Maureen Dean, before meeting John during his White House residency, had been a Dallas-based flight attendant. She had been married to George Owen, who worked for Clint Murchison Jr. -- a central figure in the oil depletion-[Oswald associate] George de Mohrenschildt circle. At minimum, it certainly is a small world.In part by drawing lines such as that between mid-century elites -- Baker must've had a thousand yellow stickies on his dining room wall -- he asserts that the CIA's behind almost everything in Washington's recent history, including John Dean. Even Watergate historian Stanley Kutler, who calls Dean a personal friend, is drawn into the fray. The tentacles, Baker hints, reach even that far.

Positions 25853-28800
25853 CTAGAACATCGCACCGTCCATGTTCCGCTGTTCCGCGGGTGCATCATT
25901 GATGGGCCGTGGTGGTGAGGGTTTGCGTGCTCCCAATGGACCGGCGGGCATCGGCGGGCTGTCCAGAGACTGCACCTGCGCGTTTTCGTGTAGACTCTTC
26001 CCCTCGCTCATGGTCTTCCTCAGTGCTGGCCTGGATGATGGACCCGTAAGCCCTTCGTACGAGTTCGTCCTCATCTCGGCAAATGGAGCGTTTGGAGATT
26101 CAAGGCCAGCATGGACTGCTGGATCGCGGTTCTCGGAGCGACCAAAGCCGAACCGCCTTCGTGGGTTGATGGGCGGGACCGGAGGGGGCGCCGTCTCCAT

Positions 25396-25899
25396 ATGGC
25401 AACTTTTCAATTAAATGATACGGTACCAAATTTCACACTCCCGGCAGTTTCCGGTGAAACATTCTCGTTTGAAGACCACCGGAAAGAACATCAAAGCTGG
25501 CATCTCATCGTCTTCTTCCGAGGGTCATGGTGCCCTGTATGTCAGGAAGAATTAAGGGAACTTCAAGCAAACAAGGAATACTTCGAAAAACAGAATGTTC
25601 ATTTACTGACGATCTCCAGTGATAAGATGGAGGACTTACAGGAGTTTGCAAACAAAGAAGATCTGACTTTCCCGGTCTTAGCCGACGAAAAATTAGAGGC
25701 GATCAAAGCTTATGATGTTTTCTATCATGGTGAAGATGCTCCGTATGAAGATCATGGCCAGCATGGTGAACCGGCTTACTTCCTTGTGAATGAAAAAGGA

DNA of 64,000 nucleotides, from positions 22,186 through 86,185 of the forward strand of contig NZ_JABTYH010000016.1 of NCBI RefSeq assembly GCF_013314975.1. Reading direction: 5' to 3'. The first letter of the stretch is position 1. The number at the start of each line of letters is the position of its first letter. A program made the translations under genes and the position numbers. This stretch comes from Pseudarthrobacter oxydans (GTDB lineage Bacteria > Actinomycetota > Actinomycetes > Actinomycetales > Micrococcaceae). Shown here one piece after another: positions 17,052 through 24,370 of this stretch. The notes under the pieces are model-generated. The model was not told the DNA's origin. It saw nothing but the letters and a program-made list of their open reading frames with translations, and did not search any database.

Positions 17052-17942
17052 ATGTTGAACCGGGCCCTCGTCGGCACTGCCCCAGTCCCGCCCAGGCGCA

We Nixonians are instinctively drawn to anything which exonerates our man, as Family of Secrets largely does. Baker draws on under-appreciated Watergate findings by Jim Hougan, Colodny-Gettlin, and most recently James Rosen. His book was praised by Nixon biographer Roger Morris and also carries an endorsement of the author (though not, it appears, of the book itself) by Bill Moyers. It's not that more scholarship about the Vietnam-Watergate era isn't needed, particularly since the corrupt FBI's self-protective machinations against an elected President have been cast in sharp relief by W. Mark Felt's death.
And yet time after time, Baker makes fateful implications and suppositions without quite closing the deal. Conviction by connection isn't the same as history. Which brings us back to "The Huffington Post"'s seeming opportunism in running a Baker excerpt. If it's in your political or ideological interests to promote Family of Secrets on W.'s Guard service (as Huffington does) or indeed on the alleged CIA frame-up of RN during Watergate, aren't you endorsing his whole enterprise, including, especially, the dark hints about the Bush family and the events of November 1963?